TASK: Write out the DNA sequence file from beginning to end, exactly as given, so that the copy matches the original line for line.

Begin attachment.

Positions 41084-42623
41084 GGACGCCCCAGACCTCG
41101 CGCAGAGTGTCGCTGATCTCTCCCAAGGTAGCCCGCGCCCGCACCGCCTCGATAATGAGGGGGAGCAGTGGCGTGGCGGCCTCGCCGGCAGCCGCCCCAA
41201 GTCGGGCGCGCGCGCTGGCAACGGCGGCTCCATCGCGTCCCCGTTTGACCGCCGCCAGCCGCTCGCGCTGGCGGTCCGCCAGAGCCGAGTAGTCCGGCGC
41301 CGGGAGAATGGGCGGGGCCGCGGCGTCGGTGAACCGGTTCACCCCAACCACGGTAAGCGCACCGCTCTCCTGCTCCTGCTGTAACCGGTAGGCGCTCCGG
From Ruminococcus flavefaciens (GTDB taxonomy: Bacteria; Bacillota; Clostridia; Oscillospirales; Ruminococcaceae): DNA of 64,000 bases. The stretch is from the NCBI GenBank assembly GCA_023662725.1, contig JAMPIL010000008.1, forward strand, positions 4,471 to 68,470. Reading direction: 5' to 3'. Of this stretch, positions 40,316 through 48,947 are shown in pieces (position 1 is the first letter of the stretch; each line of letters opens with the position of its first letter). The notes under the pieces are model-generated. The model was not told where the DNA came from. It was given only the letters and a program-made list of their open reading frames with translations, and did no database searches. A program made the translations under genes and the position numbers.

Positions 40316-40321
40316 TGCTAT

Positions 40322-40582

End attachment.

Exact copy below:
Positions 41084-42623
41084 GGACGCCCCAGACCTCG
41101 CGCAGAGTGTCGCTGATCTCTCCCAAGGTAGCCCGCGCCCGCACCGCCTCGATAATGAGGGGGAGCAGTGGCGTGGCGGCCTCGCCGGCAGCCGCCCCAA
41201 GTCGGGCGCGCGCGCTGGCAACGGCGGCTCCATCGCGTCCCCGTTTGACCGCCGCCAGCCGCTCGCGCTGGCGGTCCGCCAGAGCCGAGTAGTCCGGCGC
41301 CGGGAGAATGGGCGGGGCCGCGGCGTCGGTGAACCGGTTCACCCCAACCACGGTAAGCGCACCGCTCTCCTGCTCCTGCTGTAACCGGTAGGCGCTCCGG
From Ruminococcus flavefaciens (GTDB taxonomy: Bacteria; Bacillota; Clostridia; Oscillospirales; Ruminococcaceae): DNA of 64,000 bases. The stretch is from the NCBI GenBank assembly GCA_023662725.1, contig JAMPIL010000008.1, forward strand, positions 4,471 to 68,470. Reading direction: 5' to 3'. Of this stretch, positions 40,316 through 48,947 are shown in pieces (position 1 is the first letter of the stretch; each line of letters opens with the position of its first letter). The notes under the pieces are model-generated. The model was not told where the DNA came from. It was given only the letters and a program-made list of their open reading frames with translations, and did no database searches. A program made the translations under genes and the position numbers.

Positions 40316-40321
40316 TGCTAT

Positions 40322-40582